So now what we have is this: vows are hugely powerful—but essentially impotent—speech acts. So the right to annul a woman’s vows isn’t much of a “right” at all. Given the annulment of all vows at Kol Nidre, the right-to-annul granted to husbands and fathers in the Torah would sound something like this: “You know that vow you made that G-d annulled? I annul it too. So there!” It’s a sort of redundant veto power that renders an already impotent vow even more impotent.
But this is a facile reading of a complicated set of texts with a lot of history behind them. While I am glad to demonstrate a simple reading through which specific patriarchal texts are rendered impotent, I remain troubled by the power relationship outlined in this parasha. As I understand the human community, no one has the right, the obligation or the authority to interfere with a vow between an individual and G-d. I think the parasha, in combination with the Kol Nidre prayer, sets up a situation where a male authority is established in Torah and then revoked by the Sages. Read together, the two texts effectively cancel one another out. Through this move, the Sages effectively take the teeth out of this instance of patriarchal oppression and implicitly place the authority and the obligation to vow our individual relationship with G-d, upon the shoulders of each individual. I think the text, read in combination with the Kol Nidre ritual, generates a subversive message that says, “You are accountable to yourself, your God, and your community. Though someone might annul your vow, you must keep it anyway. It’s between you and me. Anyone may try to mediate our relationship, but none can succeed. You are free. Your words are powerful truths.”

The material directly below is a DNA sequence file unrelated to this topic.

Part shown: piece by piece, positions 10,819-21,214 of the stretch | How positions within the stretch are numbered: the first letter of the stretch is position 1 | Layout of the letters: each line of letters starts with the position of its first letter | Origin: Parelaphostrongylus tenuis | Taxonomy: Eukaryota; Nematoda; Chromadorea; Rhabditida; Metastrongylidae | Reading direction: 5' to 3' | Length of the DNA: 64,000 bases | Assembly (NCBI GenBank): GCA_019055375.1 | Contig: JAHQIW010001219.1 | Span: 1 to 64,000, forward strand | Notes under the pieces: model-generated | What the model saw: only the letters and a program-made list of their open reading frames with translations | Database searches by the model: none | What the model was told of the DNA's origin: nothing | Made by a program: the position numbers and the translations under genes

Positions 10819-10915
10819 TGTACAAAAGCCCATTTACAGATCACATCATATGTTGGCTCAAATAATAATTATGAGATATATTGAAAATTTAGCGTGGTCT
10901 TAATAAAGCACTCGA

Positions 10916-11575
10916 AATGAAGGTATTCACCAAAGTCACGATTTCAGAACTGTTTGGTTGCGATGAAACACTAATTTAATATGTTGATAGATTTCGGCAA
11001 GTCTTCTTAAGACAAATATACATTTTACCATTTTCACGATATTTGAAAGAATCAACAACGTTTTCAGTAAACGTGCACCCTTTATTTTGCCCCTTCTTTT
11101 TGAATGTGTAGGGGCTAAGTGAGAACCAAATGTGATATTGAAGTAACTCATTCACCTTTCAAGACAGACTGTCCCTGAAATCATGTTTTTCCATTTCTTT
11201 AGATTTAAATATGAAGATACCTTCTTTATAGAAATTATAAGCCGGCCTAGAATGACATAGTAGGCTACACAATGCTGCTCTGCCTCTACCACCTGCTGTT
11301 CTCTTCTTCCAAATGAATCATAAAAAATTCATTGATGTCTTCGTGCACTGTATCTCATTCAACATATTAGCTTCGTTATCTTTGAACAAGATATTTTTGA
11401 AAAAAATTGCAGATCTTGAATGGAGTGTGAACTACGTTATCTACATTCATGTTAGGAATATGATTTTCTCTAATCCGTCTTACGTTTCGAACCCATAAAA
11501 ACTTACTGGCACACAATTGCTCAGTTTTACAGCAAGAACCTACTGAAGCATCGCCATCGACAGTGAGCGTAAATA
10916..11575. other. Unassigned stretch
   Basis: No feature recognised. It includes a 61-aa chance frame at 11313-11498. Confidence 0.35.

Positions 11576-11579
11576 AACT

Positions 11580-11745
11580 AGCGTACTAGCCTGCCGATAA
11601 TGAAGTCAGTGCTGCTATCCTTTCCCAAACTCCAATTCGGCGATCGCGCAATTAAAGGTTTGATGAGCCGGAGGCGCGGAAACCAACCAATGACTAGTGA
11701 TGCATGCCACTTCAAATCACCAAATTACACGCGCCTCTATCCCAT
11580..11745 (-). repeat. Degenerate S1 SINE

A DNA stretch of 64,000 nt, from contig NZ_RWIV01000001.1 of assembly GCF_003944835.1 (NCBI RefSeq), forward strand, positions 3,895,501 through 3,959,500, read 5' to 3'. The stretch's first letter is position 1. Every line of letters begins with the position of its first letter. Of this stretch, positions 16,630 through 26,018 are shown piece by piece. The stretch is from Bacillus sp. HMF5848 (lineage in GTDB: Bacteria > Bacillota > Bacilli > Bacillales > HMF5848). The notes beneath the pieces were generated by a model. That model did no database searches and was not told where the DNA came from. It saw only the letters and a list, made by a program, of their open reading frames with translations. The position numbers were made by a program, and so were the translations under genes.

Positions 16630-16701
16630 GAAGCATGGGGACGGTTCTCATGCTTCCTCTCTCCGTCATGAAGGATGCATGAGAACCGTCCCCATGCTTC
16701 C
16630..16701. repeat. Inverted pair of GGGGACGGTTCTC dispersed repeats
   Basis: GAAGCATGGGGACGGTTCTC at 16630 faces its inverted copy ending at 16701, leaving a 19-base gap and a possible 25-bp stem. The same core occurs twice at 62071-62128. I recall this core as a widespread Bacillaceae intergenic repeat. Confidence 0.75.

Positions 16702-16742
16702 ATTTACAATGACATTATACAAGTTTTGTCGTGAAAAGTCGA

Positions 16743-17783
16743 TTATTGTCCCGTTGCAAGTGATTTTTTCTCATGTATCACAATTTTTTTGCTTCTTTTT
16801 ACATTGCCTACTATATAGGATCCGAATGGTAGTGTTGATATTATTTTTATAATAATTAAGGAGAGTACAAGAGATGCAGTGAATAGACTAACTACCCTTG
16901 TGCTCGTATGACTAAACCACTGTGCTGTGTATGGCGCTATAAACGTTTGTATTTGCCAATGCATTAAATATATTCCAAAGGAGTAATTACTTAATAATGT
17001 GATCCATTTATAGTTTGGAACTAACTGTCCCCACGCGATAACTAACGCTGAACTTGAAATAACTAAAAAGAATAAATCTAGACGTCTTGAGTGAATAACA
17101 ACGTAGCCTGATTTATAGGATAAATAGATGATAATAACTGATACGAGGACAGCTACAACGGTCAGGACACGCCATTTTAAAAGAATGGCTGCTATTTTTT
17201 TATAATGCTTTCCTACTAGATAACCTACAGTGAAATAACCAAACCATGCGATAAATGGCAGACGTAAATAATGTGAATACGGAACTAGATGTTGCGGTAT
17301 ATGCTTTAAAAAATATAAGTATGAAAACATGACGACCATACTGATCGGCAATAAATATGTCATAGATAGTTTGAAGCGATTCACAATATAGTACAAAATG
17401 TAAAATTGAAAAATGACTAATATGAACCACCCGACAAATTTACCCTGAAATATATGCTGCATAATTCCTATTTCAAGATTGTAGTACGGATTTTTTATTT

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This week on Kveller, Rita Collins told her story of falling in love, facing discrimination, growing her family, and getting married. She shared how “a wedding and its preparation can really connect you to Judaism,” and reflected on how her marriage helped her feel more at ease with both being gay and being Jewish.
So, a rabbi, a Hindu doctor, and two lesbians walk into a country club…
It’s not the start of a joke, but a few years ago people would have been laughing at the idea that this was the start of a wedding story.
My relationship began just a few days before Prop 8 passed in California (I had only been in heterosexual relationships up until that point). I remember driving on the freeway in Los Angeles and hearing the news that the proposition had unexpectedly passed and that gay marriage, which had been legal for four months in California, was now illegal. I wasn’t anywhere near ready to be married at that point, but I remember thinking to myself for the first time in my life: so, this is what bigotry feels like.
I had always supported gay rights and gay marriage, even before realizing my own attractions to the same sex, but I don’t think there is a way of truly understanding bigotry until you are the victim of it. I had been married to a man…I met him, we had a relationship, and one day we chose to get married, but now I wouldn’t have that right anymore, because I was falling in love with a woman. I am truly not a very emotional person, but I remember driving on the freeway that day and crying.